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As we put the finishing touches on our “25 New Faces” list — which comes out this week — I’ll note the latest project of one of last year’s selections, director Alrick Brown. Last fall he had his Sundance hit Kinyarwanda arrive in theaters, and now he’s directed an episode of a new ABC series, Final Witness, that airs tomorrow night, July 18 at 10PM EST on ABC.

The Wall Street Journal covered this show this past weekend, describing the style as “Sundance-era poetic indie film”:

Over seven Wednesdays each stand-alone true crime story dramatized and documented on “Final Witness,” braids a deceased victim’s fictionalized first-person voice-over with ambitiously staged re-enactments and interviews with actual friends, relatives and law enforcement. The result is a unique docudrama hybrid anchored in both the truth of fact and the emotional truth of fiction. “I’ve done a lot of work in true crime and one of the biggest problems I had with [the genre] was the convention of the neutral, removed voice-of-God narrator,” said executive producer Christine Connor. Instead each show’s titular victim is “a character with a point of view telling a story, not some spoken inventory,” she said.

“Final Witness” departs from the tabloid TV pack in the degree of craft and care evident in visually and emotionally engaging re-enactments. Shot with limited resources and using actors who are improvising from actual scripts, “Final Witness” re-enactments resemble Sundance-era poetic indie-film material more than the factual lock-step of typical true-crime fare. Indeed, the show’s creative stable includes a dozen NYU film alumni and two Sundance Film Festival directing veterans.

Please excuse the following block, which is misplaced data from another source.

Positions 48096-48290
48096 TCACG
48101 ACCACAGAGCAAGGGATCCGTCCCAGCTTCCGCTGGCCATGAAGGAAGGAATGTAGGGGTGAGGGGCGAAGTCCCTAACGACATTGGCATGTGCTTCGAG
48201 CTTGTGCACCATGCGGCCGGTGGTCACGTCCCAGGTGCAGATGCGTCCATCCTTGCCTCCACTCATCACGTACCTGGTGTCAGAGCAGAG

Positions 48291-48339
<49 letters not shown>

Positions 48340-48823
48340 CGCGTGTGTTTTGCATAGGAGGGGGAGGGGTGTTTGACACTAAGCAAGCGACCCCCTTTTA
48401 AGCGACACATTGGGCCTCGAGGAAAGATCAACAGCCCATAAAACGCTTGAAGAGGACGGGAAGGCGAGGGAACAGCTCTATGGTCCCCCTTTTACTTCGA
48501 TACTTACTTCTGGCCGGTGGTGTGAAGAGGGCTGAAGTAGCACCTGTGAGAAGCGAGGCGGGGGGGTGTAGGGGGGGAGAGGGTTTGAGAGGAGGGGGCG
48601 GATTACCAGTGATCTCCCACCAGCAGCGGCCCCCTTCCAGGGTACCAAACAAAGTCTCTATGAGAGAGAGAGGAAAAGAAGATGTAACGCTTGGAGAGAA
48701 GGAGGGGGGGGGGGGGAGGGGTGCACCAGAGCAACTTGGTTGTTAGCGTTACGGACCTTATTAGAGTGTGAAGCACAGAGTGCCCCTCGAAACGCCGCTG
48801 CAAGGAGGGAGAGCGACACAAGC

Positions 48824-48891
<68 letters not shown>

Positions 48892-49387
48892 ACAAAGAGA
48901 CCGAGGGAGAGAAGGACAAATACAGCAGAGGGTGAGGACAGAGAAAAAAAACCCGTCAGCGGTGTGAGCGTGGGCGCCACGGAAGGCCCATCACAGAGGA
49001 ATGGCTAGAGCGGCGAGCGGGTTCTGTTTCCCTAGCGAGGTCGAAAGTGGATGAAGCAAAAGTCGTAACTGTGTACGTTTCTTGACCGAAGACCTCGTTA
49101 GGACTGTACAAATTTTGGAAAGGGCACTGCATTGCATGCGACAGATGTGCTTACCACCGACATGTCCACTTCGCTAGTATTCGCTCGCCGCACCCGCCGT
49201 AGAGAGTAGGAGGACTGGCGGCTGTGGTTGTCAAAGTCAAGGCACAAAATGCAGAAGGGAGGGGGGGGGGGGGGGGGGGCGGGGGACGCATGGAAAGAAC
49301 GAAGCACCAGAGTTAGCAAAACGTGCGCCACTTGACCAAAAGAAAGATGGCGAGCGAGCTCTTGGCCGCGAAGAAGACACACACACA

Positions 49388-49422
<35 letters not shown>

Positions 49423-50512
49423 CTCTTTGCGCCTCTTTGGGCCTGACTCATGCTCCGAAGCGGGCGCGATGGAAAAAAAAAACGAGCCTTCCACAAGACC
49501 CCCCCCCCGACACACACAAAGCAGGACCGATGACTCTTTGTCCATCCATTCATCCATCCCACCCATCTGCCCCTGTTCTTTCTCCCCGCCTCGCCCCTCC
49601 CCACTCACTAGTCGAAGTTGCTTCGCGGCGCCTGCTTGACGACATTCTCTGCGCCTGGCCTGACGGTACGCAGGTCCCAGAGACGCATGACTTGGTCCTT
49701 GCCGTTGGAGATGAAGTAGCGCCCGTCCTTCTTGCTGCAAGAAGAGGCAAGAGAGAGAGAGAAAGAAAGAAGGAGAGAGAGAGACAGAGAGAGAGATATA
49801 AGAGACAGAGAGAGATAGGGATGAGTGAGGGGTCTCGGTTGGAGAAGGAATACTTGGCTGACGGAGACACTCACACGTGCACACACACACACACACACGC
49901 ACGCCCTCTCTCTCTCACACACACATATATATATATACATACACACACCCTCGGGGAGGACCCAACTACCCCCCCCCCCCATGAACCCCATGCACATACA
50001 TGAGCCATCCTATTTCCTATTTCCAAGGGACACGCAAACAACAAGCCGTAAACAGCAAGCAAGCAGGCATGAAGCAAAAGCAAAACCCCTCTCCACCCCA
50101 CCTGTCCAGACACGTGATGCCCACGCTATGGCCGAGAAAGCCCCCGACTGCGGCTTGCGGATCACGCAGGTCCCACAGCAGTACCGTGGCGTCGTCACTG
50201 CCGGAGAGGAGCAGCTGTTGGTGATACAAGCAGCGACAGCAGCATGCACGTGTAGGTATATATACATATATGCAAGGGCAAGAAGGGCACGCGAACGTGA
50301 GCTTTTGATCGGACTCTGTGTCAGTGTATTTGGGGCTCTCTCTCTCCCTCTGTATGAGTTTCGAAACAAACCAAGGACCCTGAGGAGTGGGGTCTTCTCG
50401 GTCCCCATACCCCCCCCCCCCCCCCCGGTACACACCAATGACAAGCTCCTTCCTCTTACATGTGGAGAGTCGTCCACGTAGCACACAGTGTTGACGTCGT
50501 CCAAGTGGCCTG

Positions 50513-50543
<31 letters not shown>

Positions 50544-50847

Last year, Nick Dawson wrote about the series for Filmmaker. Here, he talks with Brown:

The show operates with a small team on a very tight schedule – each hour-long episode is turned around in just 14 weeks – yet Alrick Brown found the toughest aspect of Final Witness was that each story was “dealing with real people and real tragedies. There is an added level of responsibility to get it right, or at least get it as close to right as possible. The family and friends of the victim will be the first audience, and they will be the judge. And you have to entertain but also honor the memory of their loved ones. You can’t learn that from a book. Fortunately, the show’s producers came with that level of integrity.”

How did Brown break through from independent film to television? There was a bit of luck involved — a director on the show got pregnant and had to drop out of an episode — but, more than that, a lot of hard work. Here, from an IFP panel last month, is Brown discussing the stamina, dedication and humility needed to break through barriers.

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